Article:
( Originally Published Early 1900's )
The dewberry differs from the blackberry mainly in its trailing habit. The fruit is usually earlier than the blackberries, and thus prolongs the black-berry season. Dewberries are generally tied to stakes or trellises so as to facilitate cultivation. In the fall, the cords are cut and the canes allowed to lie on the ground during the winter. Management is otherwise the same as for blackberries and rasp-berries. The Lucretia is the leading variety. (See Raspberry.)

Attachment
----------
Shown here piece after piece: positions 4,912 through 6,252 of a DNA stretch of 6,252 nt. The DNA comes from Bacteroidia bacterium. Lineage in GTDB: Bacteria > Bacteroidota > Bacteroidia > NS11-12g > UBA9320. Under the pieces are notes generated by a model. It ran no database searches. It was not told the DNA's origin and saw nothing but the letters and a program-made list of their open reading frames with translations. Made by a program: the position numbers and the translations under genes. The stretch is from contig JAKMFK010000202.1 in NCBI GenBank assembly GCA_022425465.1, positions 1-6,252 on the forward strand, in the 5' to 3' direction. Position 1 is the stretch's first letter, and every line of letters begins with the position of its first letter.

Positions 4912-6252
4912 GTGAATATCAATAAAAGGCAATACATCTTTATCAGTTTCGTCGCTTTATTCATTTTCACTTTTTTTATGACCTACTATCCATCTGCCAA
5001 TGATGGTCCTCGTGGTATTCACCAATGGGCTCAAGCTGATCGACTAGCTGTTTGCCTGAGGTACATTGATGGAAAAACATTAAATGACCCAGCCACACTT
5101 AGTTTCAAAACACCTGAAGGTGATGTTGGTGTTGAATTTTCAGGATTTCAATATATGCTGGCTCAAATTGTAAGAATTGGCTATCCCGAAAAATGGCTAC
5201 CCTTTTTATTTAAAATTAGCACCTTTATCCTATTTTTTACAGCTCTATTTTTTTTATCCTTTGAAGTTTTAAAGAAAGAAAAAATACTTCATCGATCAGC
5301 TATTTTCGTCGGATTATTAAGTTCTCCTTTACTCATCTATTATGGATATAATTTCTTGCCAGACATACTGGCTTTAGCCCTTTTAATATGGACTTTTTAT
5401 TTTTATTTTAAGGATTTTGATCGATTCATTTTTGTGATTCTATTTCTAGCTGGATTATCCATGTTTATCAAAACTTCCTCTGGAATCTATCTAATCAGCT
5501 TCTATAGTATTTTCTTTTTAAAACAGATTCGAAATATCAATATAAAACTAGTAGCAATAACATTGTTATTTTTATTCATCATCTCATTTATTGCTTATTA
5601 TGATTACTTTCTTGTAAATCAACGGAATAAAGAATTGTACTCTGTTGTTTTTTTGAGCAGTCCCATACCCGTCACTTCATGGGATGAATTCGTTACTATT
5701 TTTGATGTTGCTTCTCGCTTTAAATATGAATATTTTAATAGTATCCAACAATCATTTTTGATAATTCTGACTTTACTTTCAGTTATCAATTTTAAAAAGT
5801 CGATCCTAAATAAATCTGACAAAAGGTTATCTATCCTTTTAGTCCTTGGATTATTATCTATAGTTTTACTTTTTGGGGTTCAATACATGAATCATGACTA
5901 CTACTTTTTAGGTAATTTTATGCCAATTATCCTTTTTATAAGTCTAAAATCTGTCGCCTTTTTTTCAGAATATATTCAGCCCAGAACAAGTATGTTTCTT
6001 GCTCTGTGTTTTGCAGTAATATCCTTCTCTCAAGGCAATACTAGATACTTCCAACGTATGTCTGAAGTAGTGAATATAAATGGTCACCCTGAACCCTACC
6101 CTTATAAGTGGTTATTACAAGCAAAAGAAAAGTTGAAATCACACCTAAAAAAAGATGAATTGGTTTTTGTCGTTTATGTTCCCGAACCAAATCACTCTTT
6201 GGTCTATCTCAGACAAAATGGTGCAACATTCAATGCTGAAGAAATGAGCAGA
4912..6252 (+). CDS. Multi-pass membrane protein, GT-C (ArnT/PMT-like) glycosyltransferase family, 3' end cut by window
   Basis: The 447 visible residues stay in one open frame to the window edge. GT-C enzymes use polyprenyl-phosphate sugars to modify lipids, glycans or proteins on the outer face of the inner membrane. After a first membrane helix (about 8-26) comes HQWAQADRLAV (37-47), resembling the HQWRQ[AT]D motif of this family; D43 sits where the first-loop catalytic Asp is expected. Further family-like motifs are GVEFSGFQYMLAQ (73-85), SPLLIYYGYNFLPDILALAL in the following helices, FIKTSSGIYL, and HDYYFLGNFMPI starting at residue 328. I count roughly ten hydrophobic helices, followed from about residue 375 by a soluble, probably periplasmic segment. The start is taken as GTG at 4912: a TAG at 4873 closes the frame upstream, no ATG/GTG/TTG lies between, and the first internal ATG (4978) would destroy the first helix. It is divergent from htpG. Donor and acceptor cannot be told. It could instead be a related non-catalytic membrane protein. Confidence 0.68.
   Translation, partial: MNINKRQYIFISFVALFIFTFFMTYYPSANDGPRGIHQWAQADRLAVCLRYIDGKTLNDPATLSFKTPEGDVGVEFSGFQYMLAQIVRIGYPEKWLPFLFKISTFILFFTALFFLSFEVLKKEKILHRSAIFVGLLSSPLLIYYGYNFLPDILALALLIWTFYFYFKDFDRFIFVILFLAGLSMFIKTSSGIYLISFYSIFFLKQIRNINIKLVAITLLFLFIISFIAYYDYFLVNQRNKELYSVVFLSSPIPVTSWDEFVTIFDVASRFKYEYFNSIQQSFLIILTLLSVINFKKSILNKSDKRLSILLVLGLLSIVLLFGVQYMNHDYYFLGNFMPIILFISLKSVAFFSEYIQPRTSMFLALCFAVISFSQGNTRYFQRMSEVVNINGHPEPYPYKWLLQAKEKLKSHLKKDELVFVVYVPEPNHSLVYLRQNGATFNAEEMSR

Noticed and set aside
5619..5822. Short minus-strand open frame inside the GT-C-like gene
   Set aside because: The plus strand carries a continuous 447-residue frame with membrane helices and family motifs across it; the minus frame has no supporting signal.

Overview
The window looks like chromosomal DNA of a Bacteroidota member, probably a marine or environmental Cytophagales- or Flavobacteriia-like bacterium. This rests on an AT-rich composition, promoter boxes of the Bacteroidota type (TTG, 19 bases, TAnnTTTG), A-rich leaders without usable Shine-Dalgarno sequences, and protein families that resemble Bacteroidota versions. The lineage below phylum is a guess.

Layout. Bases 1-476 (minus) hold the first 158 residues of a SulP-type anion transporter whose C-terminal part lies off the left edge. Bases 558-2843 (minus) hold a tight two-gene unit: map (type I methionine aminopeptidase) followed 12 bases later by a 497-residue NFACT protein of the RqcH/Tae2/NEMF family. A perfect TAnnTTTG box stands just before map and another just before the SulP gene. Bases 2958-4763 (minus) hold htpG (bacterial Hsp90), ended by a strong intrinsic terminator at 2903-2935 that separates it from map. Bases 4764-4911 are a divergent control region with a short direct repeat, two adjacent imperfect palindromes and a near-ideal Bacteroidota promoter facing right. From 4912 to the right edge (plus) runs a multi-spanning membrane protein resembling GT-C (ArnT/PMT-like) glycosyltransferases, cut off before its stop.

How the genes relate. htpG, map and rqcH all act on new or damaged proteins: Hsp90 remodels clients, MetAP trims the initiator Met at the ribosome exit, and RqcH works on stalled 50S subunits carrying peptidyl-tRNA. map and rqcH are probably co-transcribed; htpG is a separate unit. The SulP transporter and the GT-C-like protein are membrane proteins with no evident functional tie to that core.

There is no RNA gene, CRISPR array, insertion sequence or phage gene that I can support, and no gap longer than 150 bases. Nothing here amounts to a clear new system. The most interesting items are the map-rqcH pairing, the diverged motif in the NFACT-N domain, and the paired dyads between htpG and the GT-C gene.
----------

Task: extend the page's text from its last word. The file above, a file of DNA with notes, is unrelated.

" In planting and cultivating the dewberry," says S. H. Strange of Cumberland county, North Carolina, " the land should not be too stiff. We prefer a rather sandy land, though not too poor. The land should be well plowed and harrowed. Mark off the rows 4 by 8 feet, making the furrows about 4 inches deep. We prefer to set the roots in March. Put the plant in the checks and cover about 2 inches deep and apply 300 pounds fertilizer to the acre, or stable manure, if you have it, at the rate of a shovelful to the hill. This will give you vine or cane enough. Cultivate as level as possible and keep clean all the summer. The posts and wire can be put up in the winter, posts set 40 feet apart. Care should be taken to have the line of posts run exactly with the line or row of dewberries, so the wire when stretched from post to post will be directly over the vines. The vines or canes should be tied up on the wire the latter part of March, one year after they are planted. This should be done very carefully, the hills barred off and fertilizer applied at the rate of Soo to 1,500 pounds an acre. Applying the fertilizer with a disk drill is a good way. Any high-grade fertilizer will do that will analyze 3 per cent ammonia, 12 per cent phosphoric acid, and io per cent potash. I give these general out-lines, but a man must be governed by local conditions, study his land and feed it accordingly and watch results."